Snickers maker apologises for advert suggesting Taiwan is a country


BEIJING (Reuters): Mars Wrigley, maker of the Snickers candy bar, apologised on Friday (Aug 5) for a Snickers product launch which Chinese social media users said suggested that Taiwan was a country.

Videos and pictures showing a Snickers website promoting a limited edition Snickers bar and saying the product was only available in the "countries" of South Korea, Malaysia and Taiwan triggered an outpour of anger on Chinese microblogging platform Weibo on Friday.

Mars Wrigley later published an apology on its Snickers China Weibo account and said the relevant content had been amended.

"Mars Wrigley respects China's national sovereignty and territorial integrity and conducts its business operations in strict compliance with local Chinese laws and regulations," Mars Wrigley added.

However, the social media backlash did not abate as many users were irate that the U.S. company's statement did not say Taiwan was a part of China, a cornerstone of Chinese foreign policy.

"Say it: Taiwan is an inseparable part of China's territory!" read one comment underneath the post on Snickers China Weibo account that received 8,000 likes.

The issue of Taiwan is a hangover from a brutal civil war in China that ended in 1949 with the defeated Nationalists fleeing to the island while the victorious Chinese Communist Party assumed control of mainland China.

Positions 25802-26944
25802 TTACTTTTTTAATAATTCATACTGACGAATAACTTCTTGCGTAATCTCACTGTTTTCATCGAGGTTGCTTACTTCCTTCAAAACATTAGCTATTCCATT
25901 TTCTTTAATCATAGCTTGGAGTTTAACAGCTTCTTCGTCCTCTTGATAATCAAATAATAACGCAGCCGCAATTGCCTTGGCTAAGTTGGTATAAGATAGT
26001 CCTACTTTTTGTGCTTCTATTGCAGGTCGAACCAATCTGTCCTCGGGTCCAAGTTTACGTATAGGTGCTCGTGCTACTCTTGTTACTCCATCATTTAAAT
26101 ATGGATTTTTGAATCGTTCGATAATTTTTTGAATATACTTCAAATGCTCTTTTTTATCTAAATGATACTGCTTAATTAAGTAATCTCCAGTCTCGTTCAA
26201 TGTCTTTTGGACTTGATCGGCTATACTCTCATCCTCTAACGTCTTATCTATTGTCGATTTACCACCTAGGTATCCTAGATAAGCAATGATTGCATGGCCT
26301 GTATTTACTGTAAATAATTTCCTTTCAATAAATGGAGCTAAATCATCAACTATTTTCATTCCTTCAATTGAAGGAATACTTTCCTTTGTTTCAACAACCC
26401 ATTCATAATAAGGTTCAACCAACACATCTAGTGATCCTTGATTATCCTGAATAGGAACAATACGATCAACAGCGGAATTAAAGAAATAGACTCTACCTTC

Beijing considers Taiwan to be part of its territory and has never renounced using force to bring the island under its control. Taiwan rejects China's sovereignty claims and says only its people can decide the island's future.

Snickers joins a long list of foreign brands that have been forced to apologise after being called out by Chinese social media users for not using Beijing's preferred nomenclature for the island: Taiwan province or Taiwan (China).

The outcry over the Snickers' advert came as sensitivities surrounding Taiwan in mainland China are at their highest in decades after US House of Representatives Speaker Nancy Pelosi visited the island on Tuesday, prompting China to announce unprecedented live-firing exercises around the island and a long list of import bans on Taiwanese products.

On China's highly censored social media platforms, calls for Beijing to launch a military assault on Taiwan in response to Pelosi's visit have been widespread.

Article type: free
User access status:
Subscribe now to our Premium Plan for an ad-free and unlimited reading experience!

China , Taiwan , Snickers , apology

   

Next In Aseanplus News

Myanmar beauty queen in exile gets political asylum; has received refugee status in Canada
World Bank raises 2022 growth forecast for Cambodia; 4.8% target now possible
Laos reports over 25,000 cases of dengue as of September 1, 2022
Brunei records daily average of 210 Covid-19 cases in past week
S’pore Polytechnic student allegedly trespassed into female toilet on campus and committed voyeurism
Emerging markets - Philippine stocks slide as most Asian currencies gain on dollar dip
Rare protest in China tech hub over Covid lockdown
Saudi invites Malaysian business community to invest in projects under Vision 2030
Japan slams 'unbelievable' treatment of diplomat detained in Russia; demands apology from Kremlin
Oil rises as focus turns to possible supply cuts

Others Also Read